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Daily Requirements for Coping With the Death of a Loved One
“Truly, the greatest gift you have to give is your own self-transformation.”
Whenever I speak publicly about grief, I often start with an old Chinese proverb, one of my favorites: “You can’t stop the birds of sadness from flying over your head, but you can stop them from building nests in your hair.” There is much wisdom in these words. Grief consumes us all, yet we can learn to adapt to the enormous changes it brings.
Adjusting to the physical absence of our loved one depends primarily on what we choose to say to ourselves, and ultimately on what we consistently do. There are many responses that have proven helpful in adapting to a major loss, depending on many individual factors. Here are five that have proven themselves in many ways over the years.
1. Self-expression. Regardless of what some well-meaning people have written, regularly releasing what’s inside is healthy, both physically and emotionally. That means finding those you trust and sharing what’s going on inside that day. Refuse to be a prisoner of your thoughts and the suffering that often comes with them. Self-expression also involves talking to your Higher Power, as many do, or even to a loved one in spirit. Bottom Line: Release the normal emotional build-up that affects every cell in your body. Write, draw or paint to further allow the release of what is within.
2. Balance grief with time limits. Probably the most common misunderstanding about the grieving process is that one should always focus on their grief. Because your body listens intently to every thought you generate, constantly focusing on the stress of grief without a time limit guarantees an eventual immune system deficiency. As a result, health deterioration will result. Colds, flu, headaches, stomach upsets, etc. are common when grieving. There’s nothing wrong with taking a break and finding a way to relax. Do what gives you temporary relief from sadness so your body can recharge. For at least 20 minutes a day, vow to seek a peaceful and reflective frame of mind.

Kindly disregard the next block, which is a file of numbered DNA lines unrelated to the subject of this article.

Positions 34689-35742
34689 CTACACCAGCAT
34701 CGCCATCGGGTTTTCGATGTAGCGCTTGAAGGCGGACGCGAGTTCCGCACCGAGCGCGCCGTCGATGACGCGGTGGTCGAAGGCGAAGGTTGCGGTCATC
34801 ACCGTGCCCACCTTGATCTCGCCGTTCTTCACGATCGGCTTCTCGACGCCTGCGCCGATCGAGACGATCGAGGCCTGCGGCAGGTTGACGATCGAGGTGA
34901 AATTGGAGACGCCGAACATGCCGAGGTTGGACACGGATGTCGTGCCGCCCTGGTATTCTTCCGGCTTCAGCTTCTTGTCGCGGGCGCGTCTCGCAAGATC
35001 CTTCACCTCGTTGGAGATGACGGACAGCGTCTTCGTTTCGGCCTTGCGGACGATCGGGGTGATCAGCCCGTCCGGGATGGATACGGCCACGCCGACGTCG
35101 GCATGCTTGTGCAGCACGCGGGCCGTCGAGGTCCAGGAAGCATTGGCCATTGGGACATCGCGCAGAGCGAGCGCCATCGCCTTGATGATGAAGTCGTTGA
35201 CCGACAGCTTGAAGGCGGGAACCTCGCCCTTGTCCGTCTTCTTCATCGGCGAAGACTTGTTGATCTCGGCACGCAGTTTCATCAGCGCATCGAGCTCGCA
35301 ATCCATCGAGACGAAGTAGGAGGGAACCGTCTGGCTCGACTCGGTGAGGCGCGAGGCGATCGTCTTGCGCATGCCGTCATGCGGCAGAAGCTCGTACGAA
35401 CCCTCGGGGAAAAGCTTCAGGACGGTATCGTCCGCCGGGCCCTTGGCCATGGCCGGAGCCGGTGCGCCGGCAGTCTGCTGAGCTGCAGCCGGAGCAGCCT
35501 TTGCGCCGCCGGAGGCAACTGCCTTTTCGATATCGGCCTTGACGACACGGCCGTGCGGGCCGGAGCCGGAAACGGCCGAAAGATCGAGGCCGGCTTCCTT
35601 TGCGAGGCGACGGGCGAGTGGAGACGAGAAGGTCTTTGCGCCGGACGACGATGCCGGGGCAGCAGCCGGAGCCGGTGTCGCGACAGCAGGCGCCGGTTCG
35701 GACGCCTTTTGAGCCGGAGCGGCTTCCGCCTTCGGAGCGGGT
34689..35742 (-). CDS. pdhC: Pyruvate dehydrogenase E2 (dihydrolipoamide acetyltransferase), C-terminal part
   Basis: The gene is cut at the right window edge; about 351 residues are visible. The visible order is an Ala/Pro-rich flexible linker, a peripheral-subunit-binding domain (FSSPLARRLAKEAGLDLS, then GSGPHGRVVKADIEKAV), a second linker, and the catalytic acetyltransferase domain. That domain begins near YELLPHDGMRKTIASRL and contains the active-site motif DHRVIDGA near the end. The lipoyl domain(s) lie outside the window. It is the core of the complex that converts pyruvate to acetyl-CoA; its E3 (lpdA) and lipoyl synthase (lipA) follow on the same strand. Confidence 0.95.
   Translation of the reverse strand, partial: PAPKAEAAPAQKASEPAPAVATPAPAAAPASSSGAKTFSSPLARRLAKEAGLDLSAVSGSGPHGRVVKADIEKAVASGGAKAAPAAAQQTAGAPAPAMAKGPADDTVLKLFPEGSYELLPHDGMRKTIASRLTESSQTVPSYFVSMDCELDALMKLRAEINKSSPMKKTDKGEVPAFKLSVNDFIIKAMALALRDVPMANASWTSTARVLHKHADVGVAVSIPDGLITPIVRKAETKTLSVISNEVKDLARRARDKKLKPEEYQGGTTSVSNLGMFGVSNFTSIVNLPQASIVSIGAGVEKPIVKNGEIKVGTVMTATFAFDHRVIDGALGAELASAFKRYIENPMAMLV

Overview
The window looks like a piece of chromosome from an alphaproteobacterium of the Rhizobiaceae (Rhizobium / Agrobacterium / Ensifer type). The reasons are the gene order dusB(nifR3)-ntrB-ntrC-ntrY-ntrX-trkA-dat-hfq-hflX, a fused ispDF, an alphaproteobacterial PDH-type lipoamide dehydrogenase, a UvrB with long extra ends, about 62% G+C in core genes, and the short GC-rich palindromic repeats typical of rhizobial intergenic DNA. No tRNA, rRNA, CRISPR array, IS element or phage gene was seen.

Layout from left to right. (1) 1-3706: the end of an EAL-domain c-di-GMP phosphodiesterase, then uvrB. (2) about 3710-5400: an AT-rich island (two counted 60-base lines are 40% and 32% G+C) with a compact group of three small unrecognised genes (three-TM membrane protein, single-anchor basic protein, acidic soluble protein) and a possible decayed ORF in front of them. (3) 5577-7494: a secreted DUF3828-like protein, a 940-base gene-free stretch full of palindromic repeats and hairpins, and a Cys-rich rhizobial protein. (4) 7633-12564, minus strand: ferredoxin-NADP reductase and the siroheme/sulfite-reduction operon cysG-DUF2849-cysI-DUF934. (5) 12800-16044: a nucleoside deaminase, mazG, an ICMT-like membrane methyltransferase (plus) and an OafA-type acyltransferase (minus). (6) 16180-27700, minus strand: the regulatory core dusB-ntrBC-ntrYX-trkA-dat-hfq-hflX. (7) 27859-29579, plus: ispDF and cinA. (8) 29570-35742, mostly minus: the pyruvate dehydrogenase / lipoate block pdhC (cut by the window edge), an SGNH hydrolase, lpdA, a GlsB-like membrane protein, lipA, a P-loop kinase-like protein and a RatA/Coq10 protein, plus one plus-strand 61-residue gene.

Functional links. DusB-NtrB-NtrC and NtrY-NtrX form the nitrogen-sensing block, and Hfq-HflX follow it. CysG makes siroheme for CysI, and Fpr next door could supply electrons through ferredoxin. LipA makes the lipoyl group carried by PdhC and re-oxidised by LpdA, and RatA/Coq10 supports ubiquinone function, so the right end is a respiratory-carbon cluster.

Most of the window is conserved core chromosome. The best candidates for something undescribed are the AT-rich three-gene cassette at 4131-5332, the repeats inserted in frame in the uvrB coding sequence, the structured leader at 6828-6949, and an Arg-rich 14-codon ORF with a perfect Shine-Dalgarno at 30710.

3. Love. Without giving and receiving love, you increase unnecessary suffering every day and lose the most powerful coping response to loss. Loving even when you grieve will strengthen your inner life forever. It all starts with loving yourself. You are a unique person made in the image of God. Respecting yourself and everything you come into contact with is essential to good love. We all need to be loved, both the grieving and the caregiver. Realize how you can develop new ways to show acceptance and appreciation to others.
Next, focus on how you could express love to a person who is no longer physically present with you. American playwright Thornton Wilder wrote: “There is a land of the living and a land of the dead, and the bridge is love… the only survival, the only meaning.” Learn all you can about how to love in separation as you reconnect with your deceased loved one. Also, don’t forget to show love to those who help you on your difficult journey. Ask yourself, “What do they need?”
4. Self-esteem. You are the most important resource you have to achieve the goal of adjusting to your great loss. Take care of your physical needs as well as your emotional ones. All too often, those who are grieving tend to increase their consumption of caffeine, alcohol, and unhealthy foods, which have a direct effect on brain function. The need to protect one’s physical self, especially brain maintenance, will reduce physical pain and provide energy to adapt to any new circumstances that must be faced. Don’t forget to drink enough spring water every day to prevent unrecognized chronic dehydration. Start your day by drinking 8 oz. A handful of plenty of protein in all three meals will slowly raise blood sugar and energy. An omega-3 supplement will help how you feel physically. Try to stay away from sugar and high fructose corn syrup, which negatively affect the brain.
5. Engagement. Daily interactions with trusted others will create much-needed hope for the future. The grieving often isolate themselves and thus prolong the intense suffering. Feeling connected is a powerful force for coping. Love in separation, prayer and being with caring people ensures connection and movement towards inner peace. Decide what organizations or groups you can join, as well as new interests you can develop to expand your spectrum of connections. Then here’s the key: schedule connections every day until you learn to adjust to your loved one’s physical absence.
Sadness is seductive and can cause us to turn away from the path of coping with change. Never forget, start each day determined to make it through the next 24 hours. Create an affirmation to use to quietly strengthen your inner life. Then live the day as your loved one would encourage you to.
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